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    Surely they did. Specifically, they expected it to work for a while and then stop working. It did not disappear. It simply got too cold and died. All space vehicles have a limited lifespan. Some carry fuel. When the fuel runs out those vehicles are dead. Others, like Lunokhod 1, carry radioisotopes for power and or heat. When enough of those radioisotopes have decayed those vehicles are dead. Yet others run purely on solar power. Solar cells degrade over time. When enough degradation has occurred those vehicles are dead.

    These are nominal end of mission scenarios. Sometimes things go wrong and the mission ends early. That is not what happened with Lunokhod 1. It exceeded its nominal life span by over 200 days.

    No, I'm not. You have some false expectations about us (the world's various space agencies) knowing where things are. Lunokhod 1 was found, and it was found within a few miles of where it was expected to be. That's not all that bad. You are assuming that this is bad.
     
  9. May 4, 2010 #8
    I can accept "die" without hesitation. What I am trying to get at is not "die" but "disappear". What went wrong that had us looking for it miles away from where it really turned out to be?

    My understanding is that there was a piece of equipment, a special kind of directional mirror, attached to both Lunokhod rovers, with the express intent of performing measurements. Surely someone cared about the mirrors, or their mass wouldn't have been added to the already expensive payload of the spacecraft. It can hardly be considered a dead piece of space junk when its sole raison d'etre is the expansion of human knowledge.
     
  10. May 4, 2010 #9
    No, you are assuming. My expectations are based on the admittedly naive observation that we do know where the other mirrors are and where the other Lunokhod vessel is. I am simply curious as to why we know where those are but we did not know where #1 was for so long.

    You are assuming that I have placed some value judgment. I am simply a human being with normal human curiosity, and I do not appreciate being told that my curiosity is invalid. Thanks for recusing yourself from this conversation.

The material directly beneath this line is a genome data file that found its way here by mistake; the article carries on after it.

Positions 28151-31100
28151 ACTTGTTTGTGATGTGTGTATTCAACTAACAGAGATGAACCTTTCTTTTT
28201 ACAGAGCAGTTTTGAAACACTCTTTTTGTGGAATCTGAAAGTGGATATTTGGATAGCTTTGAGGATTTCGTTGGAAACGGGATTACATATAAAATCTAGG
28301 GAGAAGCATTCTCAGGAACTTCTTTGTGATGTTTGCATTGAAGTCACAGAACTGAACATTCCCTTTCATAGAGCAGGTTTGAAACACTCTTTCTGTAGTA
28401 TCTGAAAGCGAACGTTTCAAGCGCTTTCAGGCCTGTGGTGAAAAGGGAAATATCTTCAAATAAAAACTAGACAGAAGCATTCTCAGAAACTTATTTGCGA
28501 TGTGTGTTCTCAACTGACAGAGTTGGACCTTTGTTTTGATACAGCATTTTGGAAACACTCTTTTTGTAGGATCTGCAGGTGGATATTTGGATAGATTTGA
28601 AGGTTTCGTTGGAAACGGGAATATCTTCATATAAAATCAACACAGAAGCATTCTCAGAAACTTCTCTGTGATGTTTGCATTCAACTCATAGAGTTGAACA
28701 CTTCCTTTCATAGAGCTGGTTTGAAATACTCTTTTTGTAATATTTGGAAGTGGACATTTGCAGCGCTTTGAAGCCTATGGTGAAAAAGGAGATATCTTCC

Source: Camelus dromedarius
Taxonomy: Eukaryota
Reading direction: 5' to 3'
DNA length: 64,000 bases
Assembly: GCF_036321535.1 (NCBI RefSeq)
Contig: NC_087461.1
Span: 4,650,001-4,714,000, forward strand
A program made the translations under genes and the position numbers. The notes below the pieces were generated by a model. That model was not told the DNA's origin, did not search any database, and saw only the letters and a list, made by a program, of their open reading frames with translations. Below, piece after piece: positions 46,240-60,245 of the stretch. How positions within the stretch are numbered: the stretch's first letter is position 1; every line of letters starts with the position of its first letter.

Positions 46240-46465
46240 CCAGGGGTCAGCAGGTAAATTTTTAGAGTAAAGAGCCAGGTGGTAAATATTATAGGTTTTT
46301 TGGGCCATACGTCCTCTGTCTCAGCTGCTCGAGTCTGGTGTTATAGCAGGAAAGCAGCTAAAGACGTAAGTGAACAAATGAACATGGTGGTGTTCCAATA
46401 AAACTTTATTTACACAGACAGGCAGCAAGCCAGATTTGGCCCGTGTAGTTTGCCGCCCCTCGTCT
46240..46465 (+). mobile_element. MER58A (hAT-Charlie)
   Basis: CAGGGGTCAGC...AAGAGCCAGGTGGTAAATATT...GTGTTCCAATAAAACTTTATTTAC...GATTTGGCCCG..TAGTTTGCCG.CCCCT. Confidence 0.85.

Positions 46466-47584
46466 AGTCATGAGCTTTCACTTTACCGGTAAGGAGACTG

11. May 4, 2010 #10

    mgb_phys

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    The Apollo landing sites were better surveyed - partly because you intended to put people there, so a large part of the moon's surface was photographed looking for a flat landing spot. Although the eagle ended up landing a few miles from the original planned position after being piloted down manually. The lunakhod drove for 10s of kms from it's landing spot.

    The Apollo lander is a much bigger target but it has only recently been imaged by the same lunar imager mission that found the rover.

    I don't know if the Apollo astronauts on the surface or in the orbiter took star readings to fix their position accurately but we at least know craters they landed near and because the ranging experiment was a major part of the mission knowing their location was important.
    And we have been shooting at the prisms for 40 years so we have gradually narrowed down the accuracy.

    The lunar orbiters from the Apollo missions were mostly left in lunar orbit and will have impacted on the moon soon after but we don't accurately know their positions - unless some bored grad student is searching the lunar imaging pictures for them.
     
    Last edited: May 4, 2010
  12. May 4, 2010 #11
    From http://www.nasa.gov/mission_pages/LRO/news/lro-20100426.html" [Broken] article on the NASA site:

    Using information provided by NASA’s Lunar Reconnaissance Orbiter (LRO) instrument teams, researchers at the University of California San Diego successfully pinpointed the location of a long lost light reflector on the lunar surface by bouncing laser signals from Earth to the Russian Lunokhod 1 retroreflector.

    The vehicle was obviously not intended to disappear. I'm just asking the simple question, a question that maybe a little kid could have gotten away with: why did it disappear when the others didn't? Apparently something went not according to plan. Jeez, whatever happened to curiosity?
     
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  13. May 4, 2010 #12